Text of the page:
The rapid evolution of the minimally invasive and electrophysiology landscape has pushed engineering teams to find methods for accelerating and improving the device development process.
Though there are many things that can be done to accomplish this task—such as using a holistic approach to device design—prototyping is a straightforward, but effective tool that can be used to boost the development process and decrease time-to-market.
In this post, we’ll talk about the benefits of medical device prototyping is and how you can use it to better your device development process.
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What is medical device prototyping?
When Thomas Edison said, “I have not failed. I’ve just found 10,000 ways that won’t work,” he neatly summed up what prototyping is and how it works.
Prototyping is the process of creating a rudimentary version of a product for the purpose of visualization and conceptualization.
In general, prototypes fall into two broad categories: functional and non-functional.
Functional prototypes enable people to get a sense of the basic form and functionality of the product.
In the medical device world, a prototype of an electrosurgical connector and receptacle that can transmit data or power when plugged together would be an example of a functional prototype.
Non-functional prototypes are used to provide people with a non-digital representation of the product.
A 3D printed connector and receptacle that do not transmit data nor power, but show design efficacy, is an example of a non-functional prototype found in the medical device realm.
It’s important to note that when it comes to medical device prototyping, a functional prototype is not one that can be used in the market—it is not a final product, but a functioning example that can be used to develop a better version of the final product.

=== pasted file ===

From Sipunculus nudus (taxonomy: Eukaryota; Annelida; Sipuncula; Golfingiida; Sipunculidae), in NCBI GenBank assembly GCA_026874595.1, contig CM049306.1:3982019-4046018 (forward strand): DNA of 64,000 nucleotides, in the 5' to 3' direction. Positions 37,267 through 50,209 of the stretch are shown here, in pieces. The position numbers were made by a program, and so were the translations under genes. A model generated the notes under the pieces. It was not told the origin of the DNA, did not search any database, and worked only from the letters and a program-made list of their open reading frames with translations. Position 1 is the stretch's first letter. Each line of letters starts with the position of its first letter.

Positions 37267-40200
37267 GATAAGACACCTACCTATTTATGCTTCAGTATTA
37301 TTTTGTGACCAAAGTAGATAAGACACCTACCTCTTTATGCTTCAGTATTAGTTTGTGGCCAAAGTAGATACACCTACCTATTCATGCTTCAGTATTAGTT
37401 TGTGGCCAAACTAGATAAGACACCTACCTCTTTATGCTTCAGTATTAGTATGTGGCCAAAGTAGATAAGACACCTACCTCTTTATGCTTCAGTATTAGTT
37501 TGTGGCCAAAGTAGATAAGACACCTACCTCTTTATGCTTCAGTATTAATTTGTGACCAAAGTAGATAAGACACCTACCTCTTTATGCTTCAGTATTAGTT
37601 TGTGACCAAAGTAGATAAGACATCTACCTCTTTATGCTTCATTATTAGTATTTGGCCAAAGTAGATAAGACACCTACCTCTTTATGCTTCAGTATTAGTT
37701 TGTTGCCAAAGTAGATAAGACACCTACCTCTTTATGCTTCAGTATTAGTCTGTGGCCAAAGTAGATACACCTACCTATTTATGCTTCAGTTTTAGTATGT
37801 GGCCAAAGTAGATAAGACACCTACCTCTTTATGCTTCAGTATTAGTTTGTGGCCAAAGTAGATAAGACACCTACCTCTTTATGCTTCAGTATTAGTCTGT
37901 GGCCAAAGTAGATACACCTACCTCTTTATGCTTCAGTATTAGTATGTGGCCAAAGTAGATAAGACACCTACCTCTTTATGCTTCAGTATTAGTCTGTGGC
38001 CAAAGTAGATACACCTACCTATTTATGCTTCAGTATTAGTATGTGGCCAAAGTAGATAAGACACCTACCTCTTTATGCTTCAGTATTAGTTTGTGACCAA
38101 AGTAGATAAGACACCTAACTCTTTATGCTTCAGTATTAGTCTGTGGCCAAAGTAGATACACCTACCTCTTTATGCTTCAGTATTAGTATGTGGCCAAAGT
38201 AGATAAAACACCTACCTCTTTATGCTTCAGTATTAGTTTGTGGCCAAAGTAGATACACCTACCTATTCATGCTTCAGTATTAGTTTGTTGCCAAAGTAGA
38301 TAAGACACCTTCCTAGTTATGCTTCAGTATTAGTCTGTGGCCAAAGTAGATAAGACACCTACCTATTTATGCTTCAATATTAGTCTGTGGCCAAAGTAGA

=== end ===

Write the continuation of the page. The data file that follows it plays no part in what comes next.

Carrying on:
How does prototyping improve the medical device development process?
Eric Ries, author of The Lean Startup, is a champion of the minimum viable product (“MVP”) method of product development, which he has used to successfully bring products to market faster.
He defines an MVP as follows:
[T]he minimum viable product is that version of a new product which allows a team to collect the maximum amount of validated learning about customers with the least effort.
Similar to Deming’s Plan-Do-Check-Act cycle, the MVP method follows a path like this:
- Determine the product features/characteristics
- Create the minimum functional product that has those features/characteristics
- Introduce it to your team and customers
- Gather feedback and use it to improve the product
The purpose of an MVP is to collect real-world data about a product so that it can be improved before a full-scale release.
This is the same reason a device prototype is so valuable: It allows you to put your idea into people’s hands and collect feedback, input, and validation.
Aligning your team.
Trying to get your colleagues and higher-ups to conceptualize your device drawing in exactly the same way you do is a near-impossible task.
This can lead to miscommunication that can not only impact project deadlines, but also result in wasted time and resources from pursuing an idea that was not quite right to begin with.
Nothing gives a team a single idea to work from better than a device prototype.
Beyond getting your team members on the same page, a device prototype enables you to find design flaws and get a glimpse of the production process to see if any steps can be changed, combined or even removed.
Hearing the voice of the customer.
Though your device prototype can’t be used by end-customers (e.g., doctors, nurses, surgeons, etc.), it gives them a way to physically interact with your device and provide valuable input before you expend resources pushing the device through the development process and into production.